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Radio Connects Remote Papuan Village

A remote village in the central highlands of Indonesia's Papua province is now better connected to the outside world because of a new radio station. Marianne Kearney has more from Jakarta.

Until three months ago, if tribesman from Yahukimo wanted to get the latest news, they could rely on word of mouth, or make the arduous trek to town, almost 100 kilometers away, to buy a newspaper. Yahukimo had no electricity and no access to radio or TV.

But last September, the villagers took their first step in connecting with the rest of the world when a media group helped them build a community radio station, Radio Pikonane. They also built a small, hydro-powered electric generator to run the radio station.

During the rainy season, when roads and bridges are washed out, people from Yahukimo can only reach town by slogging several hours on foot. When famine struck in late 2005, it took two months to contact local officials to ask for emergency rations.

It was this devastating isolation that prompted the New York based Media Development Loan Fund to provide money to start the radio station.

"There was a failure of the crops and the people in that local community, basically 60 of them, starved to death," said Tessa Piper, the organization's Jakarta representative. "So when we heard this, we felt clearly that information was key to this, as in so many parts of the country. So that was what led us to consider setting up a station there."

Piper says the opening of Radio Pikonane was a huge event in Yahukimo. No less than the nine pigs were cooked in the traditional Papuan way - in a massive stone pit. The radio station was blessed with the blood of one of the pigs, and by a local priest.

"What I don't think any of us had expected was that around five-thousand people turned up to this event. This meant that they had all walked either for hours or even for days to attend," she said. "And I think that was for all of us who had been involved in the setting up the station, one of the most rewarding element[s] of the whole process, was just underlining how important the local population felt this station was."

Piper says the highlanders are very enthusiastic about using radio not just to communicate with other parts of Papua and the local government, but also to understand what is going on in the outside world.

She says the residents of Yahukimo often suffer from easily preventable diseases, so they asked for programs that provide basic health information.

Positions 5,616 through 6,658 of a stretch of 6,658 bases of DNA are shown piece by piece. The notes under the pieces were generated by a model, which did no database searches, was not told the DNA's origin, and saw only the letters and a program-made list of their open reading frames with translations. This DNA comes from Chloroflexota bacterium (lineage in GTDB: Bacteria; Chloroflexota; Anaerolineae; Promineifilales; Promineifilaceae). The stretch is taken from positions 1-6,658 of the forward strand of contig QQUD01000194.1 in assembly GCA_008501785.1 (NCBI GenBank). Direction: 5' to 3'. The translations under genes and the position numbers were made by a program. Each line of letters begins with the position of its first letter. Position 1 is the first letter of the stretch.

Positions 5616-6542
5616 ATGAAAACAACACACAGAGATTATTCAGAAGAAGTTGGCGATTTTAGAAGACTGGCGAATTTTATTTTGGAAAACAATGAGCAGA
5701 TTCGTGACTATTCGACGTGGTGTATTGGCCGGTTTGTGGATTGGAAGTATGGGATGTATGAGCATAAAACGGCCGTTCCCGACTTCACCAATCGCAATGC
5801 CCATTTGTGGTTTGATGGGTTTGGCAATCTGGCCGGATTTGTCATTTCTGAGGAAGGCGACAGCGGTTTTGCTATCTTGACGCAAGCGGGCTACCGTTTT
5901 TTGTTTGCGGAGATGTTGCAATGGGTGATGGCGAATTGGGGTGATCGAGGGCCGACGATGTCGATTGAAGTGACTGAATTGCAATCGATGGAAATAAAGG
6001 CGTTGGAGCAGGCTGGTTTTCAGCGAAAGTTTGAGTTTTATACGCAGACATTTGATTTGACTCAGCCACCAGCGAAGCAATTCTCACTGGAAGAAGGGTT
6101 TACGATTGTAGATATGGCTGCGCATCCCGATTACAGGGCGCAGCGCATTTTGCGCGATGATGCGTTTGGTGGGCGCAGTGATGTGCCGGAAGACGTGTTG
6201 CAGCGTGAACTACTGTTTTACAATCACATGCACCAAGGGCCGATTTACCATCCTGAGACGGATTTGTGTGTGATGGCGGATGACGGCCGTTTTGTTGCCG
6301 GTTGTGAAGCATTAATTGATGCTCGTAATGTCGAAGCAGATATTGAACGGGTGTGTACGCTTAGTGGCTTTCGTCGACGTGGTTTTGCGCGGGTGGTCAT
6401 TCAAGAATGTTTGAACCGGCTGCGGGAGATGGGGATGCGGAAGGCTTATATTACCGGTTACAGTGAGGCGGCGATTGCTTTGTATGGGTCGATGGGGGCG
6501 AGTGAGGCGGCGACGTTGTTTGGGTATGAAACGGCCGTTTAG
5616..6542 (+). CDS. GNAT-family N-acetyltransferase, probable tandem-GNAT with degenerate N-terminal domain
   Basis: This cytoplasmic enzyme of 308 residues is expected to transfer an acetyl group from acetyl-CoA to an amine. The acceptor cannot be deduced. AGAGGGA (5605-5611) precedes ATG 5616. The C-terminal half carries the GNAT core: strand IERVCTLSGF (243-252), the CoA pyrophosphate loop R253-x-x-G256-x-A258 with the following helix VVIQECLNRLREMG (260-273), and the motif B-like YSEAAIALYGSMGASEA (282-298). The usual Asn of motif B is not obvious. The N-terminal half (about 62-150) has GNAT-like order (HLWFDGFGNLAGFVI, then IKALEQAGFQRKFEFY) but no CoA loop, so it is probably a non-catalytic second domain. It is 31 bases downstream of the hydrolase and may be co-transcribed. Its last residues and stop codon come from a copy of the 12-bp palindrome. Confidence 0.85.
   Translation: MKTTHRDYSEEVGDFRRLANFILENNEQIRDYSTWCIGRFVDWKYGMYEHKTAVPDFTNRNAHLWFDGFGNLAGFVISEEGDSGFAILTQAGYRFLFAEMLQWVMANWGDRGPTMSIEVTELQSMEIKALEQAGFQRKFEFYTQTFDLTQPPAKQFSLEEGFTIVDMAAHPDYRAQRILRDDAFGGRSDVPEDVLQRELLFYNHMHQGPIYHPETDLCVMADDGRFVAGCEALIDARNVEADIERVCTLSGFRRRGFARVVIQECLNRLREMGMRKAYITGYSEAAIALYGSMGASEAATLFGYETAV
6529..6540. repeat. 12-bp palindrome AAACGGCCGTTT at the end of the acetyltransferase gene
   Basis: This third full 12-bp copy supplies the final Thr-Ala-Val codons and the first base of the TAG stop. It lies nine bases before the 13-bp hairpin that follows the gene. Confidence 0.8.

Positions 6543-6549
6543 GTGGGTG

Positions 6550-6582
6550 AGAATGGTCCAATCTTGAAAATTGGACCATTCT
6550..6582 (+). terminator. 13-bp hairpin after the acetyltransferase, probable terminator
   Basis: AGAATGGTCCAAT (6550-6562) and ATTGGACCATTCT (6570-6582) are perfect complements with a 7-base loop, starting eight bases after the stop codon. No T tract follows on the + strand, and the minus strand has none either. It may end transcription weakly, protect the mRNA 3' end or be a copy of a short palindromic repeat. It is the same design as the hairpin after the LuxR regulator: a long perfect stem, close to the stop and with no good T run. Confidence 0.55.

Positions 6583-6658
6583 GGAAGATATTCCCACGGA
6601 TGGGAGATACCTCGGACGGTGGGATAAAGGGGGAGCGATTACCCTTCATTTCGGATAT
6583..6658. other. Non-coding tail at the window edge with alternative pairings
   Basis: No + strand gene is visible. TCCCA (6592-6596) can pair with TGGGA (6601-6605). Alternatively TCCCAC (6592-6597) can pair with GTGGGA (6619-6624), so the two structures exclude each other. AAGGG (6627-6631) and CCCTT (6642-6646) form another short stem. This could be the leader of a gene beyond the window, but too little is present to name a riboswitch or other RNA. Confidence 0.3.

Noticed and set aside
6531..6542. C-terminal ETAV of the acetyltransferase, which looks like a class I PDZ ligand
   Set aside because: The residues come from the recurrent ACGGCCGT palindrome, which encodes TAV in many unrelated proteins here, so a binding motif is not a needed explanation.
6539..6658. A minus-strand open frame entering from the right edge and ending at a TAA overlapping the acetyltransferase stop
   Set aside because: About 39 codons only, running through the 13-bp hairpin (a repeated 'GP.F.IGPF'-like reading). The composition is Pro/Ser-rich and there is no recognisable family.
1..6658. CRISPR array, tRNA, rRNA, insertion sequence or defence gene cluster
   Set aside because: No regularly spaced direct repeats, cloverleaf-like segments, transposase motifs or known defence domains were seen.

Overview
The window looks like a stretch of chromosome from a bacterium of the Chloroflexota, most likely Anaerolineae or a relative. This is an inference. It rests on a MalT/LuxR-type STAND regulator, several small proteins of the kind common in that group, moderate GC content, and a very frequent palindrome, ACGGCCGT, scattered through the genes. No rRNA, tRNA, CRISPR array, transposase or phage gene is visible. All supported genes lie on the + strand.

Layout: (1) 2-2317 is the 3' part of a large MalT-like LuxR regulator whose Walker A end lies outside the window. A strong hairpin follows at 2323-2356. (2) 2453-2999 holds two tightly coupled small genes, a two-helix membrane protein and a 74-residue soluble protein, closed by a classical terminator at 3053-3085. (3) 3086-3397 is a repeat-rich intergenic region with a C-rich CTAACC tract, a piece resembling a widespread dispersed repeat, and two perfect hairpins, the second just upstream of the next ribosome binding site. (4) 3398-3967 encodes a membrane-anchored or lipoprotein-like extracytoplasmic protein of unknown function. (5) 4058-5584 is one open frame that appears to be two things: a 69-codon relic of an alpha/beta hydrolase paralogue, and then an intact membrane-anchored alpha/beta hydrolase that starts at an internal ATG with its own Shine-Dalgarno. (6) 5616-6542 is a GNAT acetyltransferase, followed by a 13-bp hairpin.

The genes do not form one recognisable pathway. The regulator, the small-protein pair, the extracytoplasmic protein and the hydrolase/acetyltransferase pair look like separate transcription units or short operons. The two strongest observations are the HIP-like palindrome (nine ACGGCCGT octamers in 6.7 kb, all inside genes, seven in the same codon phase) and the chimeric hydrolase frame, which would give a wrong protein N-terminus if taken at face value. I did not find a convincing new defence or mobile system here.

"Well, malaria is a major, major problem there, but also skin ailments of a whole variety, which I as a non-expert can't really comment too much upon," said Piper. "But it's very clear when you look at the men, women and children, a lot of them - a very high percentage of them - suffer from various skin ailments."

But with the famine still fresh in the minds of the area's subsistence farmers, agricultural news is also very popular.

"I've got lots of news, but it's local news - cost of food and other basic goods, because we know that the cost of goods is expensive in Papua," said Kathe Vince Damara, one of Radio Pikonane's lead reporters. "So, I did a report on the cost of things in Yahukimo versus the cost in other areas of Papua."

Damara says news on how the local government plans to help develop their region is also well received.

There are no telephones in the village, or even cell phone coverage, so listeners do not call in to the station. But that doesn't stop them from making their views known. Damara says if villagers like what they hear on Radio Pikonane, they walk to the station to ply reporters with questions, turning Radio Pikonane into a social hub.

In addition to local news stories, Radio Pikonane also broadcasts national and international news produced by radio 68H, an independent, Jakarta-based partner station.

28-year-old Damara is still learning the ropes of reporting from 68H, which trains reporters and provides assistance to stations across Indonesia.

Radio Pikonane's reporters have all trained with more experienced broadcasters in Jakarta. But Eni Mulia, a 68H trainer, says basic reporting is often a challenge.

"There are some students who don't even know how to research, and they've never used the Internet, and do research for their news from the Internet. Some of them have experience, but others have very little," said Mulia.

With training and small steps forward, Damara and the other Radio Pikonane reporters are helping connect the villagers of Yahukimo with the rest of Papua, Jakarta and the entire world.